Rep. Maxine Grad, chair of the House Judiciary Committee, which voted out a privacy protection bill addressing the use of drones and license-plate readers.
The House Judiciary Committee walked a tightrope Thursday in recommending its version of a bill to protect personal privacy.
The legislation sets guidelines for how and when the police may use drones, and it reauthorizes police use of cameras that capture photos of license plates and establishes the procedures that law enforcement agencies must follow to gain access to electronic communications.
“What is important is the balance between protecting individual privacy and enhancing public safety,” said Rep. Maxine Grad (D-Moretown), chair of the committee.
The tension between privacy and public safety was apparent as the committee discussed a provision that would ban police from using a drone “to gather or retain data on private citizens peacefully exercising their constitutional rights of free speech and assembly.”
“There is going to be a hue and cry if law enforcement starts flying these things over peaceful assemblies,” said Rep. Willem Jewett (D-Ripton).
“We are living in a different age of safety,” countered Rep. Vicki Strong (R-Albany). “I don’t want to tie [law enforcement’s] hands too much.”
Committee members debated whether police should be able to observe an event with a drone for public safety purposes, but not be allowed to keep the recording, or whether police should be banned from even flying the aircraft over a crowd.
Rep. Gary Viens (R-Newport) wondered, for example, whether police could fly drones over the Burlington marathon, reminding his colleagues about the bombing that took place at the Boston Marathon. “I don’t want to take away that potential tool to avert a potential disaster,” he said.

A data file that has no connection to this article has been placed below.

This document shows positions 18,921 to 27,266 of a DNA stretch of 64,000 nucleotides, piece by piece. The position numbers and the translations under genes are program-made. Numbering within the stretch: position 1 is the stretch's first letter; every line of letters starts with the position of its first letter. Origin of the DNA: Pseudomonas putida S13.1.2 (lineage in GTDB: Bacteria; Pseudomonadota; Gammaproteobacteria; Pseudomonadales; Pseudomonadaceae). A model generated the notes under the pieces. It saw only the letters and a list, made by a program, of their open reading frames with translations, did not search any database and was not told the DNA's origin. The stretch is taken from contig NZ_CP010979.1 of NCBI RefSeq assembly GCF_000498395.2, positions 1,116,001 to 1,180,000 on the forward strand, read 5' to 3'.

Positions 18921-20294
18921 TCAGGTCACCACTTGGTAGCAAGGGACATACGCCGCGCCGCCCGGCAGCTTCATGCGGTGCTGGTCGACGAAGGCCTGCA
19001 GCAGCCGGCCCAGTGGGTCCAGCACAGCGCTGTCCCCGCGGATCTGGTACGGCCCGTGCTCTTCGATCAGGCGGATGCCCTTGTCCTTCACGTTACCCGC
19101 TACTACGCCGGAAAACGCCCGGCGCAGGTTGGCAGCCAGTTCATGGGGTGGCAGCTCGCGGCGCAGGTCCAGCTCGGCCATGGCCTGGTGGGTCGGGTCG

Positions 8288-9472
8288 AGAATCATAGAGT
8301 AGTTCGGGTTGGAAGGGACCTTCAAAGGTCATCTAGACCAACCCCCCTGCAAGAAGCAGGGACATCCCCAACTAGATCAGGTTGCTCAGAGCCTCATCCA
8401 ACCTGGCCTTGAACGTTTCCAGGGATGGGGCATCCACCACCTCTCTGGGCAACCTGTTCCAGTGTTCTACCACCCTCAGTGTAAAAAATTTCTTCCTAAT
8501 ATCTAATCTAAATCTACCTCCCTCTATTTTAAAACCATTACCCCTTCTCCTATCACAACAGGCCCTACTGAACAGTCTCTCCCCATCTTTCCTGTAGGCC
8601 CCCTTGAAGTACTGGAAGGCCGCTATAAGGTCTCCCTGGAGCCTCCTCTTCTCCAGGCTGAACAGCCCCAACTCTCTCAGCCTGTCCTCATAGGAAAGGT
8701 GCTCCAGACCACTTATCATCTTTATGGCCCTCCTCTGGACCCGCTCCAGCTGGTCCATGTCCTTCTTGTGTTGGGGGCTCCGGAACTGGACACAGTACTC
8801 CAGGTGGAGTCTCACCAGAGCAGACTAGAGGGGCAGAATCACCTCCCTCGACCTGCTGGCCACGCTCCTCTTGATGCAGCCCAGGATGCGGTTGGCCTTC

Beth Novotny, representing the Vermont Police Association, argued that the drone provision in the draft before the committee allowed no exceptions to the ban on flying drones over peaceful assemblies. She warned: “There would be no public safety operation allowed.”
Jewett disagreed with her interpretation, but committee members agreed that they wanted to allow drone flyovers “for observational, public safety purposes that do not involve gathering or retaining data” or after police obtained a warrant. Those provisions became part of the final version.
The committee also wrestled with possible changes to the rules covering the use of license-plate readers. The current law governing them expires on July 1.
The American Civil Liberties Union of Vermont had lobbied lawmakers to shrink the length of time police could keep data from the readers from the current 18 months to 24 hours. The Senate, which passed the privacy bill in January, stuck with 18 months, and so did the House.
The Senate bill would permanently legalize license-plate readers. The House proposes another expiration date in three years. Grad said that with emerging technologies, “It is important to be cautious and continue to monitor.”
The committee voted 9-2 to recommend its version of the bill.
“Everybody got something, and everybody lost something,” Rep. Tom Burditt (R-West Rutland) said of the final version of the bill. “I almost look at it as the barometer of a good bill.”
Allen Gilbert, executive director of the ACLU of Vermont cheered that lawmakers in both chambers recognized the need to enact more privacy protections, even though the bill fell short of what he wanted.
“This is tough stuff,” he said. “These committees are trying to deal with challenging new technology and how it affects personal privacy.”
The full House will debate the bill Monday. The House and Senate will likely have to negotiate the final version of the bill in the few remaining days of the legislative session.